“I am a believer that after the testimony, there were a lot of women who got engaged in the process,” she said. “There were public and private conversations. And people learned. Mothers talked to their daughters, daughters talked to their fathers about what it was like to be a woman out on her own.”
And yet, women (and men) are still harassed in all corners of American life: At home, at college, in the military and in government.
So what can be done to change the system?
“Some of these things are a no brainer,” Hill said.
Just look at how the Senate handled her case: They treated Hill’s testimony as a “he said, she said, without fully investigating,” she said.
Worse, members of the committee grandstanded about the testimony, about Hill’s motives. They oozed bias and publicly denounced Hill.
“I was truly hurt by the process,” she said. “Information got out because of the senators’ ability to say anything.”
In contrast, Hill was lauded for being the epitome of grace under pressure, and admired for the way she wordlessly passed through the throngs of reporters and detractors, never grabbing the spotlight. She said what she needed to on the stand, and nowhere else.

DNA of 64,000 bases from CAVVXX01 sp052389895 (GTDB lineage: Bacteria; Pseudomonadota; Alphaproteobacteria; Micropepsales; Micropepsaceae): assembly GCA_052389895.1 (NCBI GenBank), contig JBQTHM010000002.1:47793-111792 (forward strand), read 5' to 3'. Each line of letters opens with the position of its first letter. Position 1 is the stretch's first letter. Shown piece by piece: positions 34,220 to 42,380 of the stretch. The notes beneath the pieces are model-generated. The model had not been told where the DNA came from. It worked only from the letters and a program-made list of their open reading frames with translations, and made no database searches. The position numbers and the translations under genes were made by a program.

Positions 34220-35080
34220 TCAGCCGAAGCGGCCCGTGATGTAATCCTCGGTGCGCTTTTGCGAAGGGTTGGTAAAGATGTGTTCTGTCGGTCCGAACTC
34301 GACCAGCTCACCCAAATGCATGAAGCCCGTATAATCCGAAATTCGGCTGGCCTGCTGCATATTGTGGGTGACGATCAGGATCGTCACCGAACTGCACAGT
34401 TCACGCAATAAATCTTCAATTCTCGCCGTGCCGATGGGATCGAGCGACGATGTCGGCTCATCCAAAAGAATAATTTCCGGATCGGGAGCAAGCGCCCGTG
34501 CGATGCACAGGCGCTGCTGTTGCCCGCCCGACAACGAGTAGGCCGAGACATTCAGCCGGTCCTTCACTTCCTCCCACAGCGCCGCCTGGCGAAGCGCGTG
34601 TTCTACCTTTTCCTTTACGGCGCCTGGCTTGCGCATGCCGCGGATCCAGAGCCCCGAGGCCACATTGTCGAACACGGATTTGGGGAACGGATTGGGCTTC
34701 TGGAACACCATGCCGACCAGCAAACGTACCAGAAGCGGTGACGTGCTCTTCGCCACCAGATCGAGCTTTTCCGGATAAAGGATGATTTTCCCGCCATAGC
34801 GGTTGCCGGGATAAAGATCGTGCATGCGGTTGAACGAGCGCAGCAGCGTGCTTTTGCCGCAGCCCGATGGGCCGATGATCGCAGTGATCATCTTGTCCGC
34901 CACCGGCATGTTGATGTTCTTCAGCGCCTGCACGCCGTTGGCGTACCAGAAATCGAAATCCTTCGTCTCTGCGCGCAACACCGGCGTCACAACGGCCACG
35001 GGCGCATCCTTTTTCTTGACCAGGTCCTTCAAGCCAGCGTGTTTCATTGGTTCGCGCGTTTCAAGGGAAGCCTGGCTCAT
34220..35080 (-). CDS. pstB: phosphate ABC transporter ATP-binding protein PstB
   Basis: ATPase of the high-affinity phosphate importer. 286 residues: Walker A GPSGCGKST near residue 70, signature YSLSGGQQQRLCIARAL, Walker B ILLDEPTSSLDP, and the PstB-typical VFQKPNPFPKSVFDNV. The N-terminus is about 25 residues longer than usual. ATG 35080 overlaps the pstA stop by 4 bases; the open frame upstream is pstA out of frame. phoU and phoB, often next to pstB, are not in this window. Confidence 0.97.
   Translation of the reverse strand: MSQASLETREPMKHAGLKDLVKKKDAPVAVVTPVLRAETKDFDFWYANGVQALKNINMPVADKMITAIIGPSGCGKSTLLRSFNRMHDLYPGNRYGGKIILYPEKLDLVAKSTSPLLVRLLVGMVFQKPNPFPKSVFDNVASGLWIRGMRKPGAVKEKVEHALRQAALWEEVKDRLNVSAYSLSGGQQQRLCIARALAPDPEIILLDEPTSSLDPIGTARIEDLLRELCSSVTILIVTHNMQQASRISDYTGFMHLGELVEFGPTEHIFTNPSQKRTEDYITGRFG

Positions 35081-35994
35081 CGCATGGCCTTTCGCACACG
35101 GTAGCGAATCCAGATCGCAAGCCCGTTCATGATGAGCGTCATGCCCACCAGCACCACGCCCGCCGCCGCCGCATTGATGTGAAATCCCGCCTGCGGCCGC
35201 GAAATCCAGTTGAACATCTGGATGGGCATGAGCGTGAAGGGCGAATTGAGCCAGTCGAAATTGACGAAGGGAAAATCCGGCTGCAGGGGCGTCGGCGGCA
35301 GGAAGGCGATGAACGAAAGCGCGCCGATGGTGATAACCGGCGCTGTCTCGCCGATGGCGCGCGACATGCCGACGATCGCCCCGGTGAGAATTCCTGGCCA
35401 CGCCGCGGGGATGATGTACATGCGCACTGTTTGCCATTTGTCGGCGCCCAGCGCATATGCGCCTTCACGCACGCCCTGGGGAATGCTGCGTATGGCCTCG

But don’t call her a role model, she said.
“Women should come into this process and be who they are,” Hill said. “The feelings are real and genuine and to be respected. They should be themselves without being caricatured. We have a right to our own dignity and no one should take that away because we don’t behave the way they think we should behave.
“Be yourself. Your honest and truest, best self.”
And never relax and think all the work is finished. We may have improved the number of the women in the Senate, Hill said, but that isn’t enough.
“We need to start looking at the racial makeup of the Senate,” she said. “Now, if we took that picture, you’re still going to have a homogeneous racial group of people. What are we going to do in a country that is as pluralistic as we are?”
Hill isn’t the talking-head type. Rather than get miked-up and mouth off on any number of talk shows, she works behind-the-scenes with a Washington, D.C., law firm that does class-action cases on gender and race discrimination; is connected with the National Women’s Law Center on health care issues; and works with an organization called The Opportunity Agenda, which is focused on equality.
Perhaps the nicest surprise of “Anita” is that Hill is fully represented. You see her with her family and meet her longtime companion, Chuck Malone. You see her walking with students at Brandeis.
“It was important for me, in the film, that people knew the whole me,” she said. “That people got a chance to see my wonderful family and that they see where my parents came from ...
“We get distilled to one element of our lives and it’s not good for us. The hearings were a part of my life, but they are not all of who I am.
“I work at having a good life for myself because I think I deserve it.”
Nicole Brodeur: email@example.com.